The study was undertaken to determine and understand the career investment behavior of workers in late career (ages 50‐70).
The common wisdom, supported by economic theory, is that human capital investments in late career workers are of negligible value. Yet, recent evidence suggests that older workers do invest in their own careers, despite barriers. Questionnaires, collected from 450 college‐educated men from age 23 to 70, measured hours invested in professional development and in maintaining work‐relevant social networks, age, job satisfaction, and career motivation.
The study found that age was not a factor in the hours spent on professional development and business networking. Career motivation was associated with the hours invested. The association was as strong for people in late career as for younger workers.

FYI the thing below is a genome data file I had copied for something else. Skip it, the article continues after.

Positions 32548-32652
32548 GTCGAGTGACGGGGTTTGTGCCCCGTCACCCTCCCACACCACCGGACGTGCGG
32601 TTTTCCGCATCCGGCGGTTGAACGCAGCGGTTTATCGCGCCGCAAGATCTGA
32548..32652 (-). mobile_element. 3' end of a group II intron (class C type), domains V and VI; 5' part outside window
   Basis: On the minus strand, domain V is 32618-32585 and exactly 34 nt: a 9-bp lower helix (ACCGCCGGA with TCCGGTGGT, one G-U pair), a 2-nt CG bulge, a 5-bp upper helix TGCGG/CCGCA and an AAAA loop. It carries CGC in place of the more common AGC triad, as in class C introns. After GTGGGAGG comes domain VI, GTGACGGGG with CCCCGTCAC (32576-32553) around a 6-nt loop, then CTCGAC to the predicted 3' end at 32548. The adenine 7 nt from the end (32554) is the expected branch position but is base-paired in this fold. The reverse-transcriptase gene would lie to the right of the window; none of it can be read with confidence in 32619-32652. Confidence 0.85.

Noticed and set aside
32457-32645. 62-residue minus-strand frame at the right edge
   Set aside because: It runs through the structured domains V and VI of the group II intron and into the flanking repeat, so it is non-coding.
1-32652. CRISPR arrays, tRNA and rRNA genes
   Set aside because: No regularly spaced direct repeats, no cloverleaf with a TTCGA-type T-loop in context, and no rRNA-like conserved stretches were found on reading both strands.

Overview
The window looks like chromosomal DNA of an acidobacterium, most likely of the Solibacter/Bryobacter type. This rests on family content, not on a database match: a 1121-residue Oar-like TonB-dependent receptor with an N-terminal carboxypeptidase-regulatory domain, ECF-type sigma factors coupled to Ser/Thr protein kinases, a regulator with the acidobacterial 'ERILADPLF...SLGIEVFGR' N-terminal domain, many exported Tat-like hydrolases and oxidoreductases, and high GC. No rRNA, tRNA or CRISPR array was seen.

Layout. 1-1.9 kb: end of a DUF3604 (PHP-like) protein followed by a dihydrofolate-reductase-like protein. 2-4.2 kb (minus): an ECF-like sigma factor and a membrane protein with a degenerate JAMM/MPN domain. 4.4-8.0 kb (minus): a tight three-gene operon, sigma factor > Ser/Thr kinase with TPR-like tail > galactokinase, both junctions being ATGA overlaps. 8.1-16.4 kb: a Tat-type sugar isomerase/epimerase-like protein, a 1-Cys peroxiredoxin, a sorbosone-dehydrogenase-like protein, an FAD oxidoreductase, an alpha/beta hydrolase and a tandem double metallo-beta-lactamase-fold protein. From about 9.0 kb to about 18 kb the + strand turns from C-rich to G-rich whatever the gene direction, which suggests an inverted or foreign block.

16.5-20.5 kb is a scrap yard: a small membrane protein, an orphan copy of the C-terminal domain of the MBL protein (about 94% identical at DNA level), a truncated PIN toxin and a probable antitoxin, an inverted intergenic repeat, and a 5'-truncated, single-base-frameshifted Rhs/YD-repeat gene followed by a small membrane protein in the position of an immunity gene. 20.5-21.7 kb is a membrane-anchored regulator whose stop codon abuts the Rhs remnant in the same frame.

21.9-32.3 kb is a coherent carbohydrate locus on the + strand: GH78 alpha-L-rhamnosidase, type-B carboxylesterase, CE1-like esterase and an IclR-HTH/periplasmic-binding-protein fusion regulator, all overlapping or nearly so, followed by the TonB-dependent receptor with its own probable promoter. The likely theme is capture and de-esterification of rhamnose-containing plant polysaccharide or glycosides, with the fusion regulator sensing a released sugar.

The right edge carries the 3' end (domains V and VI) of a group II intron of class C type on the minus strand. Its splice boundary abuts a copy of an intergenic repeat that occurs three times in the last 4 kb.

As the factors influencing investment during late career appear to be similar to those operating at other ages, further research is needed on the job and personal circumstances that stimulate career motivation in late career workers.
Those who counsel older workers should help them assess and communicate the value of their human capital investments.
The paper identifies key variables for career continuity applying practical outcome measures not previously used.
Greller, M.M. (2006), "Hours invested in professional development during late career as a function of career motivation and satisfaction", Career Development International, Vol. 11 No. 6, pp. 544-559. https://doi.org/10.1108/13620430610692944Download as .RIS
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